The six megatrends that will shape the food industry
by Food Mag
Despite industry-wide growth, major food companies are experiencing a drop in sales and intensified competition from smaller players, according to a new report from Lux Research. In the report, titled The Food Company of 2050. Lux analysed startup trends, social norms, and corporate concerns to identify six megatrends shaping the food industry, outlining what food companies must do now to survive and thrive over the next 30 years.
Lux identified food for health, increasing sustainability, incorporating ubiquitous sensing, mastering the role of the microbiome, adapting to new industry structures, and understanding the future of consumption habits as the six megatrends expected for the food industry.
“Food companies will need to adjust and adapt to the six trends in order to truly thrive,” states Thomas Hayes, Analyst at Lux Research and report co-author. “Consumers are increasingly demanding, aligning spending habits with health and sustainability. Food companies will need to take some big risks to truly thrive and stay competitive in the long run.”
Developing food for health, mastering the role of the microbiome, and increasing sustainability are three of the six megatrends. People are demanding more than convenience and enjoyment in their food choices, focusing more on increasing cognitive function, athletic performance, and the overall health of both themselves and the environment. Lux predicts that nearly all products sold will pivot to make health-related claims, with the aim of reducing dependence on medical intervention. Products will also need to pivot to be more sustainable in terms of reducing food waste, working toward decarbonization efforts, and providing sustainable packaging.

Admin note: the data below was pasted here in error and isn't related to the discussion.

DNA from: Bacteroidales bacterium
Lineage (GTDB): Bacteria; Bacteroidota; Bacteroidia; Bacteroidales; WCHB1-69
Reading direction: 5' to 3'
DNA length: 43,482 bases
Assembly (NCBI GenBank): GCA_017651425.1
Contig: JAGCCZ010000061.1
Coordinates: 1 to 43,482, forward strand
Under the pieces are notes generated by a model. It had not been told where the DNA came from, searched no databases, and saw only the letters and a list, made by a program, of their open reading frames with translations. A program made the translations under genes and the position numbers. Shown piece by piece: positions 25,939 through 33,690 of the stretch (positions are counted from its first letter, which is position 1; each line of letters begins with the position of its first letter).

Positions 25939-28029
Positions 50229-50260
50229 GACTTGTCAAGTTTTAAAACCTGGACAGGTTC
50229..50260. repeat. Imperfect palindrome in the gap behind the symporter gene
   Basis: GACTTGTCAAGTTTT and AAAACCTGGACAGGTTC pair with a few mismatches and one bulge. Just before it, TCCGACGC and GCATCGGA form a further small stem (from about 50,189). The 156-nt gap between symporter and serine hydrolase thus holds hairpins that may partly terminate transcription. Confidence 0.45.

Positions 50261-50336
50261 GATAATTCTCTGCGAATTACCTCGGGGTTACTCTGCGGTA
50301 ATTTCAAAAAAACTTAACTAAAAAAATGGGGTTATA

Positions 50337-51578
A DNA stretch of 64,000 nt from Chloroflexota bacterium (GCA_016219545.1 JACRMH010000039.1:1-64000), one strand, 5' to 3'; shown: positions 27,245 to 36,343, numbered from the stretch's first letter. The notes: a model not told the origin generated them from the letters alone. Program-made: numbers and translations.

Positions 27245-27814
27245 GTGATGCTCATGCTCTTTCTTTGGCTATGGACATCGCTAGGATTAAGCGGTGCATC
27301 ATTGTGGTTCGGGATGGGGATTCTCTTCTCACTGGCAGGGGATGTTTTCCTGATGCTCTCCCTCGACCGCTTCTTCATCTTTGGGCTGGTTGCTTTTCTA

Incorporating ubiquitous sensing is a megatrend more food companies are embracing as sensors become smaller, cheaper, and more capable. They are given roles of monitoring food quality, food safety, and even consumer health. “The global pandemic is generating renewed urgency around virus sensing and self-monitoring and has also changed the consumption habits of consumers,” explains Hayes. “Understanding how consumption is changing, including the shift to fresh foods and plant-based proteins, and how allergens are impacting people’s lives, will be key to future success.”
Lastly, food companies will need to adapt to new industry structures. Subscription and delivery options, personalisation, food safety and traceability, and the incorporation of digital tools to drive faster, cheaper food innovation will all be key for major food companies to compete with their smaller, more agile competitors. Lux says it will also be important for food companies to reframe their identities as part of this adaptation to new structures to understand the role they can play in agricultural production and addressing consumer health needs